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Center for Substance Abuse Treatment. Substance Abuse Treatment and Domestic Violence. Rockville (MD): Substance Abuse and Mental Health Services Administration (US); 1997. (Treatment Improvement Protocol (TIP) Series, No. 25.)

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Substance Abuse Treatment and Domestic Violence.

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Appendix C—Instruments

This appendix reproduces the following tools:

  • Abuse Assessment Screen (in English and Spanish)
  • Danger Assessment
  • Psychological Maltreatment of Women Inventory (PMWI)
  • Revised Conflict Tactics Scale (CTS2)

Although these instruments have been used extensively in research settings, they have not been validated as clinical tools; nor do they have instructions for scoring. The PMWI and the CTS2, in particular, were designed as research tools, not clinical tools, and do not have cutting scores (the score beyond which a person has a problem). All the instruments in this appendix can, however, serve to open dialogue with a client, elicit information, promote discussion, and help evaluate a program.

Abuse Assessment Screen (English Version)

Abuse Assessment Screen (English Version).


Abuse Assessment Screen (English Version).

Encuesta Sobre El Maltrato (Spanish Version)

Encuesta Sobre El Maltrato (Spanish Version).


Encuesta Sobre El Maltrato (Spanish Version).

Danger Assessment

Several risk factors have been associated with homicides (murders) of both batterers and battered women in research conducted after the murders have taken place. We cannot predict what will happen in your case, but we would like you to be aware of the danger of homicide in situations of severe battering and for you to see how many of the risk factors apply to your situation.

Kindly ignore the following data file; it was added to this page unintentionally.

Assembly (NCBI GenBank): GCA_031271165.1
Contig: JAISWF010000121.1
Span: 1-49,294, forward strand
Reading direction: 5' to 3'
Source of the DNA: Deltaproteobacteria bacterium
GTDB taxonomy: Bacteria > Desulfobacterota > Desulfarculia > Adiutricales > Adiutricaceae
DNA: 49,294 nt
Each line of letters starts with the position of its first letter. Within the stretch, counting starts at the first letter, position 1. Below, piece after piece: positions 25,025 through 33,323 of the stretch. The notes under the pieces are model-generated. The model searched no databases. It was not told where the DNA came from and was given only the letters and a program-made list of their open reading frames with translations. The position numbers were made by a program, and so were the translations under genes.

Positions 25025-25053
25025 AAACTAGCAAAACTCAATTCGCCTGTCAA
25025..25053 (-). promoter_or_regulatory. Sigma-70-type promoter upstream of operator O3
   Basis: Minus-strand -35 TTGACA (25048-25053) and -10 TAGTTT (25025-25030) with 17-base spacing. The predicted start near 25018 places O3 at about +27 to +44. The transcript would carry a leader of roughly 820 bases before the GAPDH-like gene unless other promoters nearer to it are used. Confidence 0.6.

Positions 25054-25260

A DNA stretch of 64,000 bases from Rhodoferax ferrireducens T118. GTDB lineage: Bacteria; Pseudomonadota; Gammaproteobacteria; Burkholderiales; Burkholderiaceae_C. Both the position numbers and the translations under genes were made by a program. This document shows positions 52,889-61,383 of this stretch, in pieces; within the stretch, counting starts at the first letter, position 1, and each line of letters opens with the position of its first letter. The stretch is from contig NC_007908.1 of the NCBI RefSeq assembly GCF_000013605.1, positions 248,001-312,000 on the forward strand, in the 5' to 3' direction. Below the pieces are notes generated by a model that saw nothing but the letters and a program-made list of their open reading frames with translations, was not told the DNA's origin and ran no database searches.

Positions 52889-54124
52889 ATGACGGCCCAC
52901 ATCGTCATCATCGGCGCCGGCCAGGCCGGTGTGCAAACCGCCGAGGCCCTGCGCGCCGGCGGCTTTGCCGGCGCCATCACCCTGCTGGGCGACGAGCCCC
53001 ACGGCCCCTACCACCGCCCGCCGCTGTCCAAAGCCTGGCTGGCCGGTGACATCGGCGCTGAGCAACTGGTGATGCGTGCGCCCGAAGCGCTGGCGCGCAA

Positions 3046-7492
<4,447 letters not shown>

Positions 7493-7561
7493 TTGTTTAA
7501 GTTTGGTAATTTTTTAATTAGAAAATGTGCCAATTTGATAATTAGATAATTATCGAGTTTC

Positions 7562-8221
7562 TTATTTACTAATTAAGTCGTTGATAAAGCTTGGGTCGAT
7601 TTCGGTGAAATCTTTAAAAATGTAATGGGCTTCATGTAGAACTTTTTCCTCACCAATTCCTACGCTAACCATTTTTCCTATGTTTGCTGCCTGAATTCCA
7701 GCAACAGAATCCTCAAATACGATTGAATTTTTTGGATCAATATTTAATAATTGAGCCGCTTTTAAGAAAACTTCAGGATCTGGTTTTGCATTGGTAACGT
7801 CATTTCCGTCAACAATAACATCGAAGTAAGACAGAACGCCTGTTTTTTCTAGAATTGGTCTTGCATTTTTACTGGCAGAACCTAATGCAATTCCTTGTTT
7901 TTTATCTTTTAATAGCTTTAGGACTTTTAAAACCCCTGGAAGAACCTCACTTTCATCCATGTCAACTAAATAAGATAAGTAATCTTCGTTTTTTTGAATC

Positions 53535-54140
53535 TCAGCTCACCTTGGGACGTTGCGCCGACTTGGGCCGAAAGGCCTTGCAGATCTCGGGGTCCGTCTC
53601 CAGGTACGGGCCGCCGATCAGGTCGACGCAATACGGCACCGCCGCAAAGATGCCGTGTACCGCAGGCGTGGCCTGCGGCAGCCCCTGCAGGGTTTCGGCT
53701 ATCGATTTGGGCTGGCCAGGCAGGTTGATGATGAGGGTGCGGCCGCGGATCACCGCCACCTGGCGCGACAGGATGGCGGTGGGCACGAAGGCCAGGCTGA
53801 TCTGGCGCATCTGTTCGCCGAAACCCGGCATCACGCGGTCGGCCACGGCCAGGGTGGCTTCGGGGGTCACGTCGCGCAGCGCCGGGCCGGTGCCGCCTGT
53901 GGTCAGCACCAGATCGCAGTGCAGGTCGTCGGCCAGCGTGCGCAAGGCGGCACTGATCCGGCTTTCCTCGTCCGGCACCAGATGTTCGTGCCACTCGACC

Using the calendar, please mark the approximate dates during the past year when you were beaten by your husband or partner. Write on that date how bad the incident was according to the following scale (if any of the descriptions for the higher number apply, use the higher number):

  1. Slapping, pushing; no injuries and/or lasting pain
  2. Punching, kicking; bruises, cuts, and/or continuing pain
  3. "Beating up"; severe contusions, burns, broken bones
  4. Threat to use weapon; head injury, internal injury, permanent injury
  5. Use of weapon; wounds from weapon

Mark YES or NO for each of the following. ("He" refers to your husband, partner, ex-husband, ex-partner, or whoever is currently physically hurting you.)

Thank you. Please talk to your nurse, advocate, or counselor about what the Danger Assessment means in terms of your situation.

Danger Assessment

Danger Assessment.


Danger Assessment.

Please share with the author the results of any research (raw or coded data) that is done with the instrument and/or an approximate number of women with whom the instrument was used, a description of their demographics, their mean score, and the setting in which data were collected. Please send this information within the next year. Also please send comments (positive and negative) and suggestions for improvement from battered women themselves, advocates, and professionals who are involved in its use.


Campbell, J. Nursing assessment for risk of homicide in battered women. Advances in Nursing Science 8:36-51, 1986.

Campbell, J.C. Prediction of homicide of and by battered women. In: Campbell, J.C., ed. Assessing Dangerousness. Violence by Sexual Offenders, Batterers, and Child Abusers. Thousand Oaks, CA: Sage Publications, Inc., 1995.

The Psychological Maltreatment Of Women Inventory (PMWI)

The PMWI is a 58-item test designed to measure the extent and nature of abuse toward women in a relationship. The questionnaire below is given to women survivors of abuse. The version for male perpetrators includes identical behaviors but reverses the pronouns and direction of abuse.

Women's Scale Items

Women's Scale Items.


Women's Scale Items.

The Revised Conflict Tactics Scale (CTS2) (for Couples)